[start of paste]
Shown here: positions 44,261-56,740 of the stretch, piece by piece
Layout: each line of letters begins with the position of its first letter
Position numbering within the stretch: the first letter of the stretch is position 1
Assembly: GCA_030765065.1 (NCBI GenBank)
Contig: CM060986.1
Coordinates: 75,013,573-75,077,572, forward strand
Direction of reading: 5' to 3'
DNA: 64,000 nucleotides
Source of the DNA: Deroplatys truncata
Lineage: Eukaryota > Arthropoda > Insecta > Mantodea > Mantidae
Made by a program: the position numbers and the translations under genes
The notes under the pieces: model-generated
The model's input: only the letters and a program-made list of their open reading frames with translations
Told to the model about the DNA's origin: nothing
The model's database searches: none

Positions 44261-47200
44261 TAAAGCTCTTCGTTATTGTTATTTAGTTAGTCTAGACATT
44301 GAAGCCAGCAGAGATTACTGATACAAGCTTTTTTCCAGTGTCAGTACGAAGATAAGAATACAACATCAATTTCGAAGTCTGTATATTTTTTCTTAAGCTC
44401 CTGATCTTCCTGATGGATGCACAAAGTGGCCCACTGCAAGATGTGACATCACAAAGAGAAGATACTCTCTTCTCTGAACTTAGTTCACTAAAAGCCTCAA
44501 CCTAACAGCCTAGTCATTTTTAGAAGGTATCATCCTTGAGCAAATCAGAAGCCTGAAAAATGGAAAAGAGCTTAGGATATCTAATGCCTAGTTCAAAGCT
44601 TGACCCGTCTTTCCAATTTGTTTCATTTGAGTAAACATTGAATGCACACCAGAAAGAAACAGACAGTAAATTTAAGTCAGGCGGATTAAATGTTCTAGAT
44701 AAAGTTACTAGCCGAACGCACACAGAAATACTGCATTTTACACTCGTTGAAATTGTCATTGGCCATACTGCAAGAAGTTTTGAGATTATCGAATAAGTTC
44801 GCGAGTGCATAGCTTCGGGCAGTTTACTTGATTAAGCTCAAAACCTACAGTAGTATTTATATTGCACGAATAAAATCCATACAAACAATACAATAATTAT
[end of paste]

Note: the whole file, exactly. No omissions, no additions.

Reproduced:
Shown here: positions 44,261-56,740 of the stretch, piece by piece
Layout: each line of letters begins with the position of its first letter
Position numbering within the stretch: the first letter of the stretch is position 1
Assembly: GCA_030765065.1 (NCBI GenBank)
Contig: CM060986.1
Coordinates: 75,013,573-75,077,572, forward strand
Direction of reading: 5' to 3'
DNA: 64,000 nucleotides
Source of the DNA: Deroplatys truncata
Lineage: Eukaryota > Arthropoda > Insecta > Mantodea > Mantidae
Made by a program: the position numbers and the translations under genes
The notes under the pieces: model-generated
The model's input: only the letters and a program-made list of their open reading frames with translations
Told to the model about the DNA's origin: nothing
The model's database searches: none

Positions 44261-47200
44261 TAAAGCTCTTCGTTATTGTTATTTAGTTAGTCTAGACATT
44301 GAAGCCAGCAGAGATTACTGATACAAGCTTTTTTCCAGTGTCAGTACGAAGATAAGAATACAACATCAATTTCGAAGTCTGTATATTTTTTCTTAAGCTC
44401 CTGATCTTCCTGATGGATGCACAAAGTGGCCCACTGCAAGATGTGACATCACAAAGAGAAGATACTCTCTTCTCTGAACTTAGTTCACTAAAAGCCTCAA
44501 CCTAACAGCCTAGTCATTTTTAGAAGGTATCATCCTTGAGCAAATCAGAAGCCTGAAAAATGGAAAAGAGCTTAGGATATCTAATGCCTAGTTCAAAGCT
44601 TGACCCGTCTTTCCAATTTGTTTCATTTGAGTAAACATTGAATGCACACCAGAAAGAAACAGACAGTAAATTTAAGTCAGGCGGATTAAATGTTCTAGAT
44701 AAAGTTACTAGCCGAACGCACACAGAAATACTGCATTTTACACTCGTTGAAATTGTCATTGGCCATACTGCAAGAAGTTTTGAGATTATCGAATAAGTTC
44801 GCGAGTGCATAGCTTCGGGCAGTTTACTTGATTAAGCTCAAAACCTACAGTAGTATTTATATTGCACGAATAAAATCCATACAAACAATACAATAATTAT